Do you feel health care is a human right or necessity as described by the current debate on Obamacare?

      ALL,
      Should hospitals be forced to cover these additional costs associated with paying for people who can’t afford health (i.e. in the emergency room in leiu of primary care visits)?

      Professor Green

  12. Ethics or the lack thereof

    Mc Farlin (2013) in her article notes that all decisions must be fair and personal preference should never enter into the decision making process. I agree and have a personal belief in equality and fairness. I faced an ethical dilemma when I was working with a firm where the manager would deliberately schedule his friends for over time while I was getting under 40hrs per week. This affected my productivity as I lacked motivation when I was at work. I had an “I don’t care” attitude and could not wait for my shifts to end so that I could leave work. This experience has taught me what not to do when I become a manager so I am happy I had this challenge because I now know how to handle this situation in the future.

    Reference
    Mc Farlin, K (2013) Hearst Newspaper Morals or Ethics in the workplace. Retrieved from http://smallbusiness.chron.com/morals-ethics-workplace-11363.html

  13. I graduated from college in 2010, and with many new graduates, I struggled to find immediate employment. As a month or so past, I really began to panic about finding employment, so I started leaning on friends and relatives for help in finding a job. My dad workds for the local government in my hometown and he was able to pull some strings and get me a full-time position.
    At the time, I did not comprehend the kind of ethical dilema I had just witnessed and taken part in. There were many people applying for the job I had received with much more experience than me. In this case, my father acted as a lobbyist on my behalf to the town leaders for me to gain employment. This unethical occurence led to feeling of discontent and views of nepotism between employees and the local town leadership. According to Steiner 2012, “A common failing is for mamagers to show by their actions that ethical duties may be compromised”.

    Reference:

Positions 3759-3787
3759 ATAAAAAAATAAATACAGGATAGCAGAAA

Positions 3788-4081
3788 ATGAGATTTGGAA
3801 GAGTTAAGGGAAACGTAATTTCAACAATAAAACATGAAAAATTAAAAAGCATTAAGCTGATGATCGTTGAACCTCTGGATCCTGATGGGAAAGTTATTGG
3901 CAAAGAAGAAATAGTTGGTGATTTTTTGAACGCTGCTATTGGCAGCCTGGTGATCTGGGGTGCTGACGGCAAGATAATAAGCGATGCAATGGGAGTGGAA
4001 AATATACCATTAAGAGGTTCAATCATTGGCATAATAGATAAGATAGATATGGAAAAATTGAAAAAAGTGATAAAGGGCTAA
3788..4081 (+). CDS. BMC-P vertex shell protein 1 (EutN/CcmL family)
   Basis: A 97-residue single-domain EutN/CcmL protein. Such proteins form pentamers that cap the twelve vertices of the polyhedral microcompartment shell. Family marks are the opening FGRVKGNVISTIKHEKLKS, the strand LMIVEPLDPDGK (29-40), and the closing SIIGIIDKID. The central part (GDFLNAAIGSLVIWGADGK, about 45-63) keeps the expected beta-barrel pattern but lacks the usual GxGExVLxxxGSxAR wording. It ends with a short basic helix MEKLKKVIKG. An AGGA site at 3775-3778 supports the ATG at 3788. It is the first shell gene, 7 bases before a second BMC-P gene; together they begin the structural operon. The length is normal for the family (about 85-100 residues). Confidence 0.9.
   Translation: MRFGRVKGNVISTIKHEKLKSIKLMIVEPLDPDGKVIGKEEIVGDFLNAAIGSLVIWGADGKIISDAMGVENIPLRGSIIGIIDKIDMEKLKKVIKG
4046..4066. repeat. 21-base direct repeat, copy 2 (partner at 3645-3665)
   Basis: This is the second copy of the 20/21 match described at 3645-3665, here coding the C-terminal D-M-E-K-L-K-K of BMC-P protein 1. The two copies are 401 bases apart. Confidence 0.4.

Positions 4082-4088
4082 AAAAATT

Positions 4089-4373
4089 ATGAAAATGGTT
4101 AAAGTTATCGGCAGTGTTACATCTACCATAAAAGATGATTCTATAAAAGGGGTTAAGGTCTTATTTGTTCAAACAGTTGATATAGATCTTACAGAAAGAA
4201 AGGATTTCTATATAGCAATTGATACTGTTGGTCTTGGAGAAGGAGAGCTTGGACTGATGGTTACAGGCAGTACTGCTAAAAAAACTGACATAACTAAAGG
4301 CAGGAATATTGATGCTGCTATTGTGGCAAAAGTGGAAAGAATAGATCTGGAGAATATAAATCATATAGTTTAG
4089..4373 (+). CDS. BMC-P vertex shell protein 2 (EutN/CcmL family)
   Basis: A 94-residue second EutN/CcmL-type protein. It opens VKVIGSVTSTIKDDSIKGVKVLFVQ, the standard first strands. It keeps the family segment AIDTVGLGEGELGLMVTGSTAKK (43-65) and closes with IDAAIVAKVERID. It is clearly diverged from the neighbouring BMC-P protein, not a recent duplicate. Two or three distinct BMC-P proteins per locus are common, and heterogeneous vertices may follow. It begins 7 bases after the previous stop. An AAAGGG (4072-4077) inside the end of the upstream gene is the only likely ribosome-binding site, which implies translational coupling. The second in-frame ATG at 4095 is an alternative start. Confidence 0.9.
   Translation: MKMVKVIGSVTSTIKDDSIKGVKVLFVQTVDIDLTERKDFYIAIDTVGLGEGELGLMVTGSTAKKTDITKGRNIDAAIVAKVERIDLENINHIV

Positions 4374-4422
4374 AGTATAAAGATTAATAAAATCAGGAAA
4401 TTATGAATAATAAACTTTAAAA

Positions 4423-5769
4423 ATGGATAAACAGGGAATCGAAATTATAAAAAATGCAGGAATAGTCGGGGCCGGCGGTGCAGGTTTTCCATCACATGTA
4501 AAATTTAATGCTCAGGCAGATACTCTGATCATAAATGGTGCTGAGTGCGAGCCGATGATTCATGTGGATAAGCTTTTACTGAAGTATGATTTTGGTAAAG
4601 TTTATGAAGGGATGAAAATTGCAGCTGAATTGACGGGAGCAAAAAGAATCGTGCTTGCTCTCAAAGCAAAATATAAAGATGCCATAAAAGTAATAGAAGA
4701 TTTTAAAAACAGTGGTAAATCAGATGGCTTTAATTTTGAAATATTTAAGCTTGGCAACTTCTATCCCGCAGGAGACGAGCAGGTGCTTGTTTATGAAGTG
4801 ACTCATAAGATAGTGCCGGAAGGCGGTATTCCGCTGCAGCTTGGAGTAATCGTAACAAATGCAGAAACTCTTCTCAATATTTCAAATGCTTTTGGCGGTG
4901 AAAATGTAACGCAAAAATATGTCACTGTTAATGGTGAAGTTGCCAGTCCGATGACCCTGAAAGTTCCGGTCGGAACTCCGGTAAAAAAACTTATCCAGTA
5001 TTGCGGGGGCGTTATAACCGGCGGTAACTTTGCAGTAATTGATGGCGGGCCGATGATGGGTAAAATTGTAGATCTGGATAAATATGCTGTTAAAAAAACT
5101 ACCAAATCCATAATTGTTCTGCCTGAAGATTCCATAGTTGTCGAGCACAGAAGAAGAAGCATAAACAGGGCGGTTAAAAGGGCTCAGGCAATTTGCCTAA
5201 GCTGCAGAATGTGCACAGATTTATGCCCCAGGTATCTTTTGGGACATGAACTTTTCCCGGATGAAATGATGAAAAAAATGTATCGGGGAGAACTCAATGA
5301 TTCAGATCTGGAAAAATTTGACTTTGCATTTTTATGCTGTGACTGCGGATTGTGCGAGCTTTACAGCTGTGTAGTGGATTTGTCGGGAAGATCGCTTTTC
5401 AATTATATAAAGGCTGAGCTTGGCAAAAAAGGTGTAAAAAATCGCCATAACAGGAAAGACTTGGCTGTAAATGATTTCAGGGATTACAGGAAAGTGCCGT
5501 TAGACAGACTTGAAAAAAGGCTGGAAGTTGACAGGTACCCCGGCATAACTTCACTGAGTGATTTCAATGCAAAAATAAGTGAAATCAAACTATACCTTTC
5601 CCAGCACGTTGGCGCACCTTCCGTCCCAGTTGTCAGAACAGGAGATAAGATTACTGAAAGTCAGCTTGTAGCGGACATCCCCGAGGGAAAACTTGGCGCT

Steiner, John F., & Steiner, George A., (2012). Business, government, and society: A managerial perspective, (pp. 516-518). (13 ed.) New York, NY: McGraw Hill

  14. The first theory, The Great Man, was one of the first theories of leadership development and perhaps might explain leadership for a small number of people. A big event occurs and an individual takes charge and moves the direction of a country, movement, war, etc. For example Martin Luther King Jr. moves the Civil Rights moment to the edge of change and President Lincoln directs the course of the Civil War. A good leader in any organization should be able to influence their organization positively in order to further their primary mission.

  15. Perhaps its not our teaching of ethics that has led business practices in such a direction, but more the system itself. In order for many business to thrive and individuals to prosper within them, often people are taken advantage of or mistreated. Jaques (2003) suggests that the problems with ethics lies more in a lack of accountabilites and authorities and compensation systems that require selfish and sometimes corrupt behaviors to get ahead. For example many contractors and project managers hire friends to complete jobs or cut corners to save time. While these projects are often pass inspections initially they don’t always last. Ultimately these contractors or project managers don’t care about the long term ramifications because often these buildings and structures are sold or change hands. When problems arise it falls on those people down the road to recover from them.

    Jaques, Elliot. Ethics for Management. Management Communication Quarterly : McQ; Aug 2003; 17, 1; ABI/INFORM Global pg. 136